Homeland Security Secretary Napolitano: This is a spill of national significance
The US government has designated the Gulf of Mexico oil spill as an "incident of national significance".
Homeland Security Secretary Janet Napolitano told reporters that this move would allow resources to be ordered in from other areas of the US.
Up to 5,000 barrels of oil a day may be now be leaking into the water after last week's explosion on a BP-operated rig, which then sank.
The US Coast Guard says oil is expected to start washing ashore on Friday.
A state of emergency has been declared in the state of Louisiana, whose coastline is the most threatened by the spill.
Andy Gallacher, BBC News, Venice, Louisiana
Crews here are now battling against a weather front that is pushing the slick ever closer to the coastline.
While officials believe they can get this huge slick under control, environmentalists are deeply concerned, with some experts predicting a disaster on a huge scale spanning three or four American states.
The US military has now been deployed to help contain this slick, and Louisiana's governor says he'll take all the help he can get.
People here are now bracing themselves for what could be one of America's worst environmental disasters.
While investigators say they still don't know what caused the explosion, officials may now focus on a safety valve that may have failed to stop the flow of oil.
Ms Napolitano is to go to the area to oversee operations along with senior officials from the Department of the Interior and the Environental Protection Agency.
She told a White House briefing: "Today I will be designating that this is a spill of national significance. What that means is that we can now draw down assets from across the country, other coastal areas... (and) that we will have centralised communications because the spill is now crossing different regions."
Later, President Barack Obama said "every single available resource" of government, including the military, would be used to help with the oil spill.
"The entire US government is doing everything possible, not just to respond to this incident, but also to determine its cause," he said.
Meanwhile, the government has ordered inspections of all deep-water oil wells in the Gulf of Mexico to see if anti-spill regulations are being followed.
The US Coast Guard said earlier that up to 5,000 barrels of oil a day - five times the previous estimate - might now be leaking into the water.
BP's chief operating officer of exploration and production, Doug Suttles, said the company was using remote operative vehicles (ROVs) to try to find out how much oil was leaking into the sea.
"This is very, very difficult to estimate," Mr Suttles told reporters.
"Down below the surface we actually can't meter this oil so we can just observe it... what our ROV pictures show to us on the sea floor hasn't changed since we first saw the leak... but what we can say based on what we're picking up on the surface it looks like it is more."
How the oil has spread Approximate oil locations 22 April - 15 May
Mr Suttles estimated something between 1,000 and 5,000 barrels a day was leaking.
A resident of Bay Saint Louis in Mississippi, John Gerger, told the BBC the smell of oil was becoming stronger along the Gulf Coast.
"It's as though a diesel truck is parked in the front yard," he said.
"The potential impact of the slick could be devastating on an area that has just recovered from [Hurricane] Katrina.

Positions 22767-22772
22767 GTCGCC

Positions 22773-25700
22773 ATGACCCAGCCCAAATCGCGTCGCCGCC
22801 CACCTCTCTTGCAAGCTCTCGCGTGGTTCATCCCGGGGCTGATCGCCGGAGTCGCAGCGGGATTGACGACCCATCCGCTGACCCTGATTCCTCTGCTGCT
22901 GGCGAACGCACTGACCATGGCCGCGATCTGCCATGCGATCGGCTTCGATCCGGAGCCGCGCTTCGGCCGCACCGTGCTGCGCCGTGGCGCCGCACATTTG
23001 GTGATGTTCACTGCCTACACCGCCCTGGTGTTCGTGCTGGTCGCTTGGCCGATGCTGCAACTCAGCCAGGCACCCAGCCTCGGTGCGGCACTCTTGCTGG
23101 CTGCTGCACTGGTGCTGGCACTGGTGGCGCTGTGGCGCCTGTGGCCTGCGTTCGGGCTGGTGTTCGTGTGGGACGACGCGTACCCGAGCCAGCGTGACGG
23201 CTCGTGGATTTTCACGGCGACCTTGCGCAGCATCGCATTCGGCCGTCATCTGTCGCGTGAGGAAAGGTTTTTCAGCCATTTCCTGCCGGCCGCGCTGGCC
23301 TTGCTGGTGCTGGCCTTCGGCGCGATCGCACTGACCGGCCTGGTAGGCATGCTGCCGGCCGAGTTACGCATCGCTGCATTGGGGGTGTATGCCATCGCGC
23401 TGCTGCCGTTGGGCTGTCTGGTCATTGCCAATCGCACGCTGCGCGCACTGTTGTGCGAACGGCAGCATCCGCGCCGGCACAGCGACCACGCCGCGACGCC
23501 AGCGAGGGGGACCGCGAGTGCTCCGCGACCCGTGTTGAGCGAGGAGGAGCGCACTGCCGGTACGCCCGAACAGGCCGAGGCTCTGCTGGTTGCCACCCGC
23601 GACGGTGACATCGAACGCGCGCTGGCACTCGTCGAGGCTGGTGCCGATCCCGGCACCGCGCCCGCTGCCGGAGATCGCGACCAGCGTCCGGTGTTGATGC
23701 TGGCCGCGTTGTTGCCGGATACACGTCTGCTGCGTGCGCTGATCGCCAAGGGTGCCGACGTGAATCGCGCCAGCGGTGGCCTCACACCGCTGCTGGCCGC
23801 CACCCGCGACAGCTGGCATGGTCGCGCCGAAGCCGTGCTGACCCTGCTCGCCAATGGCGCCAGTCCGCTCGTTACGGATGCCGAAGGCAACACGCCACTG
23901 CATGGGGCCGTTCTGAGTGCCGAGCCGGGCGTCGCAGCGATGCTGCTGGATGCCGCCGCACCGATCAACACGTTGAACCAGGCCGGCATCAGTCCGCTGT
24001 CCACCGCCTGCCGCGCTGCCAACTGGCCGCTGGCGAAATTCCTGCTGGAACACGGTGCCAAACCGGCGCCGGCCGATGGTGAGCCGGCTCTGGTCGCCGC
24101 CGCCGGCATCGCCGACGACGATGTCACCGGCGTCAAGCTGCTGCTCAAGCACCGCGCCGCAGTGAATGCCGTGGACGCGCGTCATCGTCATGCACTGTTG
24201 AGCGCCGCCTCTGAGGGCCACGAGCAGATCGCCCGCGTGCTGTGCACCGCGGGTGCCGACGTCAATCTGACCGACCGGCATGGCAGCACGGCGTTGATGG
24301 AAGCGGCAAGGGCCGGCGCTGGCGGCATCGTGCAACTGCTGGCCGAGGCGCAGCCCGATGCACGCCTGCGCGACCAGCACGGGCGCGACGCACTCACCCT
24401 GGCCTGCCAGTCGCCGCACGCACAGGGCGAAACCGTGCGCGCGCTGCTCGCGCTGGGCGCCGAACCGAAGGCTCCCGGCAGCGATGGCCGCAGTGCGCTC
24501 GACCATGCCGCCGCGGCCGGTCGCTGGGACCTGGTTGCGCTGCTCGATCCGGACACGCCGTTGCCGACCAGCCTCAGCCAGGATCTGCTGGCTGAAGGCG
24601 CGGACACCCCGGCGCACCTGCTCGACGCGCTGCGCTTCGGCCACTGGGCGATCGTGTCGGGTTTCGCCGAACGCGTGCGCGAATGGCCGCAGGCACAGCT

"Fishing and shrimping is such an important industry here, and could take a massive hit.
"Local fishermen have been advised to go out and try to recover as much as they can before the slick approaches land."
The scale of the operation to contain the oil spill and protect both the US coastline and wildlife is unprecedented, with the military and other government agencies collaborating with BP - which had hired the sunken rig - and industry leaders.
Efforts to stem the flow are being complicated by the depth of the leak at the underwater well, which is about 5,000ft (1,525m) beneath the surface.
A coastguard crew has set fire to part of the oil slick in an attempt to save environmentally-fragile wetlands.
OIL SPILL DISASTERS
1991: 520m gallons were deliberately released from Iraqi oil tankers during the first Gulf War to impede the US invasion
1979: 140m gallons were spilt over nine months after a well blow-out in the Bay of Campeche off Mexico's coast
1979: 90m gallons leaked from a Greek oil tanker after it collided with another ship off the coast of Trinidad
1983: 80m gallons leaked into the Gulf over several months after a tanker collided with a drilling platform
1989: 11m gallons were spilt into Alaska's Prince William Sound in the Exxon Valdez disaster
A "controlled burn" of surface oil took place in an area about 30 miles (50km) east of the Mississippi River delta.
Engineers are working on a dome-like device to cover oil rising to the surface and pump it to container vessels, but it may be weeks before this is in place.
It is feared that work on sealing the leaking well using robotic submersibles might take months.
BP is also working on a "relief well" to intersect the original well, but this is experimental and could take two to three months to stop the flow.
Oil skimmers, tugboats, barges, special recovery boats that separate oil from water and aeroplanes are working to contain the spill and spray dispersants.
Eleven workers are missing and presumed dead after last week's explosion.
Louisiana's coast contains some 40% of the nation's wetlands and spawning grounds for countless fish and birds.
AFP news agency reports that two Louisiana shrimpers have filed a lawsuit accusing the operators of the rig of negligence, and seeking at least $5m (£3.3m) in damages plus undetermined punitive damages.
Under US law, BP will be expected to meet all the costs of the spill clean-up operation.
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